For health-conscious parents, Halloween can be tricky. Do you set limits? Do you let kids decide how much to eat?
There isn’t just one right answer.
Instead, use your best judgment based on your child’s personality and eating habits. Kids who generally eat just a couple of pieces and save the rest might be trusted to decide how much to eat. But if your child tends to overdo it, consider setting limits.
“Knowing that parents are often their little ones’ role models, keep in mind that if you can’t set candy limits, then it will be harder for your child to as well,” said Andrea Branton, RD, LDN, CSP, a pediatric dietitian.
Here are some more tips for handling the Halloween treats:
- Before kids go trick-or-treating, try to serve a healthy meal so they’re not hungry when the candy starts coming in.
- Know how much candy your child has collected and don’t store it in his or her bedroom. Having it so handy can be an irresistible temptation for many kids.
- Consider being somewhat lenient about candy eating on Halloween, within reason, and talk about how the rest of the candy will be handled. Candy and snacks shouldn’t get in the way of kids eating healthy meals.
- After trick-or-treating, have your child go through their candy and pick out their favorites first, then, give away what is left. This allows them to have what they enjoy without having leftover candy laying around for days (or even weeks).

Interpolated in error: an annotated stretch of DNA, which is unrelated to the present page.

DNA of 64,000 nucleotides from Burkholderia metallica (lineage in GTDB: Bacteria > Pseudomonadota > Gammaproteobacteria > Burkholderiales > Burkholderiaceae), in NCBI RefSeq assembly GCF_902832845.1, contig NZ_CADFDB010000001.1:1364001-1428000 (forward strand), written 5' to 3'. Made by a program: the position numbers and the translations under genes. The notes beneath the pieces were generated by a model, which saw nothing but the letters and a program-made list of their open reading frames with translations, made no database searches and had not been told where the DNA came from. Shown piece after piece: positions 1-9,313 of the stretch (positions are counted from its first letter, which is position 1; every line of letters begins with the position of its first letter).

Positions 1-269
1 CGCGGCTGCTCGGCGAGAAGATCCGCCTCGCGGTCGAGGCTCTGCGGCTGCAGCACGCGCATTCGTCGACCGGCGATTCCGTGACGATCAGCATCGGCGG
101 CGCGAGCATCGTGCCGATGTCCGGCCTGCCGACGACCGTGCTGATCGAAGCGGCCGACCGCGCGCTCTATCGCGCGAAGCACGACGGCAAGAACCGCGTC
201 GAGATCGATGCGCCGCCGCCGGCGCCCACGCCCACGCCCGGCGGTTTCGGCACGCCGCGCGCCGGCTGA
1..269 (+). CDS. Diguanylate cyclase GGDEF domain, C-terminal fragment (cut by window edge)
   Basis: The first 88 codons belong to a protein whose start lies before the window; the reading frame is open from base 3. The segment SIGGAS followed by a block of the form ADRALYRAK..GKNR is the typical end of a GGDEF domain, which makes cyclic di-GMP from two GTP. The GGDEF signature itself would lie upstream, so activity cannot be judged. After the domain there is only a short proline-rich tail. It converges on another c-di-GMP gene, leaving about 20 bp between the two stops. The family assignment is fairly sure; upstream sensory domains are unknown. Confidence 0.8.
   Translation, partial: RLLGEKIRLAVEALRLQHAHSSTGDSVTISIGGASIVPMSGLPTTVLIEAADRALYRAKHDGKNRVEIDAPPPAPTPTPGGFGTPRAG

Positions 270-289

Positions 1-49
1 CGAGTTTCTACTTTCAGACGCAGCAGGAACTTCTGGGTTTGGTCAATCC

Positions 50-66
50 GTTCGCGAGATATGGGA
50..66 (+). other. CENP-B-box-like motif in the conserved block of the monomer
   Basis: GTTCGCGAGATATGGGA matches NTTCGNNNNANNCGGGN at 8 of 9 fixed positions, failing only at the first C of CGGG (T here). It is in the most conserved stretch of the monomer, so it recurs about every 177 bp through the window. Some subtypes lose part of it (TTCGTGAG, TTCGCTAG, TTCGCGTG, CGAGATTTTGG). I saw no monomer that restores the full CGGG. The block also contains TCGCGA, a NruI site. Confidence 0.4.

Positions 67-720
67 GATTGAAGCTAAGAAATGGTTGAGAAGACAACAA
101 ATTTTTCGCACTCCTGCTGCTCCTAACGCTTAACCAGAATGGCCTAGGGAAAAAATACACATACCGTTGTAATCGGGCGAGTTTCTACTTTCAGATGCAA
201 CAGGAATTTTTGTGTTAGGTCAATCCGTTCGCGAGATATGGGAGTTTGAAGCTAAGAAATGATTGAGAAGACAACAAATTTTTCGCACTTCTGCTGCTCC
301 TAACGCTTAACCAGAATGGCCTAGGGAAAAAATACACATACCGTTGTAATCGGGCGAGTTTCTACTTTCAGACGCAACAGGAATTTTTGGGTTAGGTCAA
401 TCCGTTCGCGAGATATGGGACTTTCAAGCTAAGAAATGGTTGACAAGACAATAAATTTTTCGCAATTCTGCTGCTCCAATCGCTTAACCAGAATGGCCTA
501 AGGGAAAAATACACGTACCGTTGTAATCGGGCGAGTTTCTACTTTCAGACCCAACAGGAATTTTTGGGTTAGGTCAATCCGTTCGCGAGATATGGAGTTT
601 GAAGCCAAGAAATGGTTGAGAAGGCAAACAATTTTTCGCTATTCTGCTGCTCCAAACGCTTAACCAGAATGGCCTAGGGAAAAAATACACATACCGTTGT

- If a child is overweight — or you’d just like to reduce the Halloween stash — consider buying back some or all of the remaining Halloween candy. This acknowledges the candy belongs to the child and provides a treat in the form of a little spending money.
- Be a role model by eating Halloween candy in moderation yourself. To help avoid temptation, buy your Halloween candy at the last minute and get rid of any leftovers.
- Encourage your kids to be mindful of the amount of candy and snacks eaten — and to stop before they feel full or sick.
You also can offer some alternatives to candy to the trick-or-treaters who come to your door. Here are some treats you might give out:
- non-food treats, like stickers, toys, temporary tattoos, false teeth, little bottles of bubbles and small games, like tiny decks of cards (party-supply stores can be great sources for these)
- snacks such as small bags of pretzels, sugar-free gum, trail mix, small boxes of raisins and popcorn
- sugar-free candy
- small boxes of cereal
Steer clear of any snacks or toys — like small plastic objects — that could pose choking hazards to very young children.
And remember that Halloween, like other holidays, is a single day on the calendar. If your family eats sensibly during the rest of the year, it will have a more lasting impact than a few days of overindulgence.
Andrea Branton, RD, LDN, CSP, is pediatric dietitian for Mission Children’s Hospital.